Tuesday, Major League Baseball unveiled the first update on the All-Star balloting for the National League, so Wednesday we found out the American League update. Needless to say, non-Yankees fans won't be happy, but we'll get to that in a second. The big story is that the fans nailed the top overall vote-getter (that goes for both leagues). Jose Bautista of the Blue Jays leads the majors in runs, home runs, on-base percentage, slugging percentage, OPS, OPS-plus and total bases. You can add top vote-getter to the list for now, because he's gathered 1,261,659 votes. If this holds, he'd become the first Blue Jays player ever to receive the most votes and the first to start the game since Carlos Delgado in 2003.

As things stand now, here are the would-be AL starters: Russell Martin, Mark Teixeira, Robinson Cano, Derek Jeter, Alex Rodriguez, Curtis Granderson -- yes, those are actually the leaders in votes; I didn't accidentally start listing the Yankees' starters -- Jose Bautista, Josh Hamilton and Michael Young (DH).

So, yeah. Six Yankees starters if this was the final version. Here are some observations:

- Asdrubal Cabrera trails Jeter by about 260,000 votes at short. I guess I'm not shocked for several reasons. First of all, the voting began pretty early in the season and Cabrera was a relative unknown when it started. Secondly, you have Jeter and the whole chase for 3,000 hits thing going on. Third, it's the Yankees. If this is a lifetime achievement thing, OK, but if we're looking at just 2011, it's egregious. Cabrera's been the big offensive force for the most surprising team in baseball -- one that has the best record in the AL.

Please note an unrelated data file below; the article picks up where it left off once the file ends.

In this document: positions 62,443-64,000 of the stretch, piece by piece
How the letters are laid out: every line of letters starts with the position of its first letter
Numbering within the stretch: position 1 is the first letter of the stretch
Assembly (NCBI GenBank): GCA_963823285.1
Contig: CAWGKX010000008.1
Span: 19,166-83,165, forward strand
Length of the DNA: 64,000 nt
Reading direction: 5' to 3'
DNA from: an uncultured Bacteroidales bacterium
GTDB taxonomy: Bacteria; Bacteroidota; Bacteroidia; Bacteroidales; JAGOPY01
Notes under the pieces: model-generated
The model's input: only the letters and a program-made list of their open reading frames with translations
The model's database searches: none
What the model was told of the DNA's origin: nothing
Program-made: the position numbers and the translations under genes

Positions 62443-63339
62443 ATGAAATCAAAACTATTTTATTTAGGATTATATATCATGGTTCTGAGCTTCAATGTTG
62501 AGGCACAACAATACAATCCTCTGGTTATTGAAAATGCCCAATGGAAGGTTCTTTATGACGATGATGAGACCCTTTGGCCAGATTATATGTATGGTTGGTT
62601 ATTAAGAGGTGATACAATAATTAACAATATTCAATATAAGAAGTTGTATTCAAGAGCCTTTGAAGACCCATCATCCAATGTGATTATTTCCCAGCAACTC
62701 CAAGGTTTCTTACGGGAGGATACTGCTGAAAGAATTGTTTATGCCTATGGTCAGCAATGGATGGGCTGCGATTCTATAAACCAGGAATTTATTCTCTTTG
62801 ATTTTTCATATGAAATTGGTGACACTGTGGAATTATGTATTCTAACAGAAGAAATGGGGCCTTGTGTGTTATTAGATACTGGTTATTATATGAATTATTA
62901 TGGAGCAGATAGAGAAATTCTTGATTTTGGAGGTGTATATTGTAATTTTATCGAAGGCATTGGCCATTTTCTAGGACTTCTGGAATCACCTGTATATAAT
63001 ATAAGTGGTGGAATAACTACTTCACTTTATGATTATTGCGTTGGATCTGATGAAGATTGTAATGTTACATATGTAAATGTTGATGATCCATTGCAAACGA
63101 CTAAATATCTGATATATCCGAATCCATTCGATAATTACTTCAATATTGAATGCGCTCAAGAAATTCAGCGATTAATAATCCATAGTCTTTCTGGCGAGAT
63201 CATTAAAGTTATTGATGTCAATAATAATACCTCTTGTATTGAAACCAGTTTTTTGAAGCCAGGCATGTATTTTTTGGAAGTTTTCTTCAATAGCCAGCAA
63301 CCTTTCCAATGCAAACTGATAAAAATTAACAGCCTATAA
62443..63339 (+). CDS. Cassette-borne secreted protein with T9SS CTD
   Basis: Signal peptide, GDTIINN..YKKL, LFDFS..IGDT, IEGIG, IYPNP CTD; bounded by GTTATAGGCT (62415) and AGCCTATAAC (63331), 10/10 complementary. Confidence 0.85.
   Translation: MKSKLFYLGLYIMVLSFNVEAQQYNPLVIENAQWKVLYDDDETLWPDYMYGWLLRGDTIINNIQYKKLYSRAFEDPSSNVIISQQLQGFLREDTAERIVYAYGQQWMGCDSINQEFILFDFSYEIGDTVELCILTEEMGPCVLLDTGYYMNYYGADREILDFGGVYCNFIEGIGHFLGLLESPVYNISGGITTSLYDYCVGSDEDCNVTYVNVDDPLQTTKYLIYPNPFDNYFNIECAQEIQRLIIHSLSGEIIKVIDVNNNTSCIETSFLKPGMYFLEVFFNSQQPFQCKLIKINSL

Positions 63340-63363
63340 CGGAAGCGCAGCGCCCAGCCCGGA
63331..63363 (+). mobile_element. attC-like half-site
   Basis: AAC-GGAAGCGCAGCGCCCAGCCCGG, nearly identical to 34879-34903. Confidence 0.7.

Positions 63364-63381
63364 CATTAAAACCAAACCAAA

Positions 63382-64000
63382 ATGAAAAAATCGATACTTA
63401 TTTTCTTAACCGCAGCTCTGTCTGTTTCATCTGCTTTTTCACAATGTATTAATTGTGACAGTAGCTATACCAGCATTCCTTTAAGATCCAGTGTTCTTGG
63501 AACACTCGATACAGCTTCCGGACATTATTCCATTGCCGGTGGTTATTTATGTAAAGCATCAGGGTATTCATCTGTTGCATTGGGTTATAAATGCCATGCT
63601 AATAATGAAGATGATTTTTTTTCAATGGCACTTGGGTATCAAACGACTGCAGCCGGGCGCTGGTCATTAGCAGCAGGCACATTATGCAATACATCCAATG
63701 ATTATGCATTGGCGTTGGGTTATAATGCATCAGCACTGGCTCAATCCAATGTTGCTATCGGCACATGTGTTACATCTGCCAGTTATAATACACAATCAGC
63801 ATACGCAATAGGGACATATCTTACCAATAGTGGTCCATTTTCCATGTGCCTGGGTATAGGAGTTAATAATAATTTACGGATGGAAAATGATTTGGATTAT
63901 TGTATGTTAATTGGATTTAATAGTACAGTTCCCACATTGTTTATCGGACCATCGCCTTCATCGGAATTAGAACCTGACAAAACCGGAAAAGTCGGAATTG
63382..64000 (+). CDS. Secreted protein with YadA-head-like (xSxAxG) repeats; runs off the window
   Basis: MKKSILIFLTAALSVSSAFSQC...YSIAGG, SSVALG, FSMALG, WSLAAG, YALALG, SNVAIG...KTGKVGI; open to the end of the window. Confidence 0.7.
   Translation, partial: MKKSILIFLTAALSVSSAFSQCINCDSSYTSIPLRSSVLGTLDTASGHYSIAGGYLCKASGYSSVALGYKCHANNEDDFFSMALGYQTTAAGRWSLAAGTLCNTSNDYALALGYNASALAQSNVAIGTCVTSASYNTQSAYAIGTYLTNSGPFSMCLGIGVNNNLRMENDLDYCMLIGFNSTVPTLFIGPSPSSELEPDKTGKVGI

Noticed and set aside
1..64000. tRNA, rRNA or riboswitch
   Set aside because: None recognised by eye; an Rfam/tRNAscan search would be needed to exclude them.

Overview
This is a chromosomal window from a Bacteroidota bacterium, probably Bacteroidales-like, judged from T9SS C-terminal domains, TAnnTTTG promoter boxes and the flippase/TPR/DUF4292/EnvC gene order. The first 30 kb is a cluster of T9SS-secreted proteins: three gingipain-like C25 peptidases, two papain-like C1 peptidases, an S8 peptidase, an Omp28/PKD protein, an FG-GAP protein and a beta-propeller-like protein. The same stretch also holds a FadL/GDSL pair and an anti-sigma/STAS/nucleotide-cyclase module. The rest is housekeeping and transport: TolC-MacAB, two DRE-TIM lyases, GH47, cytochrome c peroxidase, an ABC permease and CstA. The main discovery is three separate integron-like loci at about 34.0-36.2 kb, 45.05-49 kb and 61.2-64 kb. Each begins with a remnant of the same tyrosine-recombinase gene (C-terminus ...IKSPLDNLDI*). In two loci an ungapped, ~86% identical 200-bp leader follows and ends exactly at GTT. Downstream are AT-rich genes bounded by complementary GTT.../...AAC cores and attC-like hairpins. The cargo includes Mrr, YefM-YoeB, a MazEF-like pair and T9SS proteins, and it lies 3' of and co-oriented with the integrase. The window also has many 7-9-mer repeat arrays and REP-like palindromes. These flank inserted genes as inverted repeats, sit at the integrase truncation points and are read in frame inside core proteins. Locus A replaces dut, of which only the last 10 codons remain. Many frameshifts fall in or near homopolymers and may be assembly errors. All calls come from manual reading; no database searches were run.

- Teixeira's having a big power year and him starting the game wouldn't be completely undeserved, but I'd rather go with Adrian Gonzalez or Miguel Cabrera there. If you have a problem with Cabrera's off-field issues in the spring, well, vote for Gonzalez or Tex.

- Third could shape up to be a real good battle between A-Rod, Adrian Beltre and Kevin Youkilis -- who were all probably helped by the injury to Evan Longoria.

- Martin is the correct selection behind the plate. Oh, and Joe Mauer's second in voting (tsk, tsk).

- Granderson certainly deserves to start and Cano probably does as well. So Yankees haters need to lay off these guys.

- The outfield voting isn't awesome, that's for sure. Hamilton has been hurt most of the season and sits third. Matt Joyce isn't even in the top 15, nor are Carlos Quentin, Adam Jones, Michael Brantley or Alex Gordon. But Ichiro Suzuki, Nelson Cruz and Carl Crawford are all in contention.

View the full voting results by clicking here.

There are obviously a lot more issues, but it's the initial ballot release and many of the votes were cast when it was released without having a good grasp of how the 2011 season would turn out. Fortunately, there's still time to support your guys and rectify any problems you might have. Voting doesn't end until the end of June.

Click here to cast an online ballot.

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The views expressed in this blog are solely those of the author and do not reflect the views of CBS Sports or CBSSports.com